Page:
Foreign exchange rates vary dramatically and with a little research you’ll be able to make great savings (or at the very least, avoid getting ripped off!)
How much can I save?
November 2015: We did a recent comparison based on changing £500 (UK pounds) to CAD$ (Canadian Dollars). The best rate provided CAD$1018, the worst gave CAD$946. A difference of CAD$72. Rates vary continually and these values are offered to demonstrate the potential savings.
Here are a few ideas to help you:
1. Shop around
Always shop around to get the best rate. Compare banks and travel shops in the high street or use online tools (a popular website is operated by Money Saving Expert).
2. Avoid changing currency at the airport
The large foreign exchange companies are represented at the airport (Travelex, Moneycorp, etc) and make it very convenient to get money at the start of your journey. However, unless you pre-order, they offer some of the worst exchange rates. They have a captive audience and they know that you won’t be able to get currency anywhere else. Avoid currency exchange at the airport unless you’ve ordered in advance at an acceptable rate.
If you use a dedicated currency card you can load money on to it using the exchange rate of the day. So, if the rates are in your favour and you think they may dip, put some money on to the currency card. However, also be aware of fees and charges that could be associated with currency cards; see point 4 below.
4. If you have a currency card make sure you know the fees
It makes good sense to use a foreign currency cash card. These are safe and secure and provide a good rate of exchange. They are normally more economical than using a debit or credit card from home. However, check the small print carefully.
Working Holiday Store partners with Caxton FX. They offer competitive exchange rates; they issue the card for free and there aren’t any charges to make purchases or ATM withdrawals in the country of that currency.
Find out more and order your free Caxton FX currency cards here.
When researching different currency cards make sure you check the small-print so that you know how to get the most from them (and how to avoid penalty charges). These are some of the things to check so that you know where you may be getting charged.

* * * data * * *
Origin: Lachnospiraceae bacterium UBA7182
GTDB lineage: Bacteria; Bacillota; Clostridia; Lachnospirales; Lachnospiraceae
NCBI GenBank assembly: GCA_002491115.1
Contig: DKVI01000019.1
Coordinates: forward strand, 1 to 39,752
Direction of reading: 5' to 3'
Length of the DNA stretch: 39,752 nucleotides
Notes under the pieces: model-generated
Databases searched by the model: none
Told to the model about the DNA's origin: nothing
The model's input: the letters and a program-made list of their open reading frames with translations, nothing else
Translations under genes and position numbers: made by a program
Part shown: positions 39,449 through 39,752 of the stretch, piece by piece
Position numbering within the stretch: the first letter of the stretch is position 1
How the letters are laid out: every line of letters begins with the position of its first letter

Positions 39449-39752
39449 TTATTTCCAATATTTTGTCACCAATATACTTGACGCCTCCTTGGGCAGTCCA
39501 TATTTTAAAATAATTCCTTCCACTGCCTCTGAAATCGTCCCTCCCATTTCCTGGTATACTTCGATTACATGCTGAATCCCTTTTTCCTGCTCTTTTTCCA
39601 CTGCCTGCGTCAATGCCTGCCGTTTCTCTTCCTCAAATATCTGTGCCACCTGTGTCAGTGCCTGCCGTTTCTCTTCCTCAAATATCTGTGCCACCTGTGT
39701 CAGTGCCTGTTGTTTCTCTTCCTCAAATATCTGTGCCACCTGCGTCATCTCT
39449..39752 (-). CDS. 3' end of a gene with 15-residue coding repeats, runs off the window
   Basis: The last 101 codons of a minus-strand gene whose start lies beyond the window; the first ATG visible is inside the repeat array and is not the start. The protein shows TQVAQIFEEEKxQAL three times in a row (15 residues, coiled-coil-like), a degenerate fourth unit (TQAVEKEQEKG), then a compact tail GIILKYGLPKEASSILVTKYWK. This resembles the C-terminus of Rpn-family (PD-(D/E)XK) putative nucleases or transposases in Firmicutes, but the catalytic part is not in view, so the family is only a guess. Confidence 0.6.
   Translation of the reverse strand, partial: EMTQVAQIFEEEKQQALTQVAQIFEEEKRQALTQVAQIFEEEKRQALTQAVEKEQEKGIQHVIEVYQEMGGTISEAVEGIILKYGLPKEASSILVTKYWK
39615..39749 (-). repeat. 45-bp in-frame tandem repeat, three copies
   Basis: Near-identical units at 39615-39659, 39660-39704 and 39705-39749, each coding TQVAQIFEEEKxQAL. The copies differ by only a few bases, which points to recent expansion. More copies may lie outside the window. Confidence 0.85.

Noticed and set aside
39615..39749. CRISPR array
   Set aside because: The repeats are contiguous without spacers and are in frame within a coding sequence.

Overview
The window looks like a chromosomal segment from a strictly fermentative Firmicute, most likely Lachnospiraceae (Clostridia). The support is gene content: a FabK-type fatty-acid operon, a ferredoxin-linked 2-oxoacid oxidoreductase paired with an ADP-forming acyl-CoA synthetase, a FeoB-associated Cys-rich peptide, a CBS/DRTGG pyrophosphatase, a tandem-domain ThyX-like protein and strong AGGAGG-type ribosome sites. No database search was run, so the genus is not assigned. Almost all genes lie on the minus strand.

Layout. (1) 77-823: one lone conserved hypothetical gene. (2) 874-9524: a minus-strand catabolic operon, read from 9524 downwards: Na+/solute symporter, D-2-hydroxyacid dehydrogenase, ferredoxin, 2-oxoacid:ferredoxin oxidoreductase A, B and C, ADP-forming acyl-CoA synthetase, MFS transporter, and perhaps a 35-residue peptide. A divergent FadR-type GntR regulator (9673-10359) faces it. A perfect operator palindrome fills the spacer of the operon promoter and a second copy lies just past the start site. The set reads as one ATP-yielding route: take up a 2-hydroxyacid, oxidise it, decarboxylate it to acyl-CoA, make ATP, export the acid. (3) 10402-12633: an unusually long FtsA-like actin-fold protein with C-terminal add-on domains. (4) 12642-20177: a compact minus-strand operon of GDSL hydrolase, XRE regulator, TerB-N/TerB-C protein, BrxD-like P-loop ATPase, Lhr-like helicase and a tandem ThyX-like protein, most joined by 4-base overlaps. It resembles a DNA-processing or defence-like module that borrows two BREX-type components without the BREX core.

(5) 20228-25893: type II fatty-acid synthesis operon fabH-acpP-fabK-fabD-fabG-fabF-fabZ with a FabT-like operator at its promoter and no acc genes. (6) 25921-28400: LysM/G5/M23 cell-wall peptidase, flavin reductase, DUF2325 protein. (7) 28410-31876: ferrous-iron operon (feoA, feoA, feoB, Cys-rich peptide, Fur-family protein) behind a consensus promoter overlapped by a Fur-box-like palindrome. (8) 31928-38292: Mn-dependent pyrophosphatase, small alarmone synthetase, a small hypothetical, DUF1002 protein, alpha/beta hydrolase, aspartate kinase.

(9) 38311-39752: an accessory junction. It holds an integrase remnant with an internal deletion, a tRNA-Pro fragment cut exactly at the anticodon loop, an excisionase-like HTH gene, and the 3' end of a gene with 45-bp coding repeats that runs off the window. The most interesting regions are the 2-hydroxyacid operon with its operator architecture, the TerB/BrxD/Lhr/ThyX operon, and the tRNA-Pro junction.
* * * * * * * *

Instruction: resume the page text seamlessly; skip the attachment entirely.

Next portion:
- Purchasing the card. Some cards are issued free, but some require a payment or annual subscription
- Loading the card. When you add money to the card they may charge a fee (either a % or flat rate)
- Foreign transactions. If you use the card to make purchases they may levy a fee
- ATM. If you draw cash they may charge a fee
- Using your card for a currency other than the one that the card has been issued in could incur penalties
- Withdrawing cash over the counter at a bank may attract an extra fee
- Withdrawing any funds from your card in your home country could also result in extra costs
There may be other fees associated with things like replacing a lost card, issuing statements etc. Also, the ATM providers may add their own fee; these are locally applied costs that can’t be changed. If you are unexpectedly charged by the ATM, try a different bank/ATM.
5. Keep your money safe
Once you’ve got your cash, here are a few common sense ideas to consider:
If you have a choice, get smaller denomination notes. You don’t want to pay for a coke with a $100 bill.
Don’t keep all of your money in your purse or wallet. Put some aside in another safe place. If you are the victim of a pick-pocket or petty thief you don’t want them to get everything. It will be helpful to have some emergency cash hidden away.
Be careful when using ATM’s. Be aware of anyone around you; where possible use an ATM located inside a bank.
We have some more comprehensive information regarding money and currency cards here: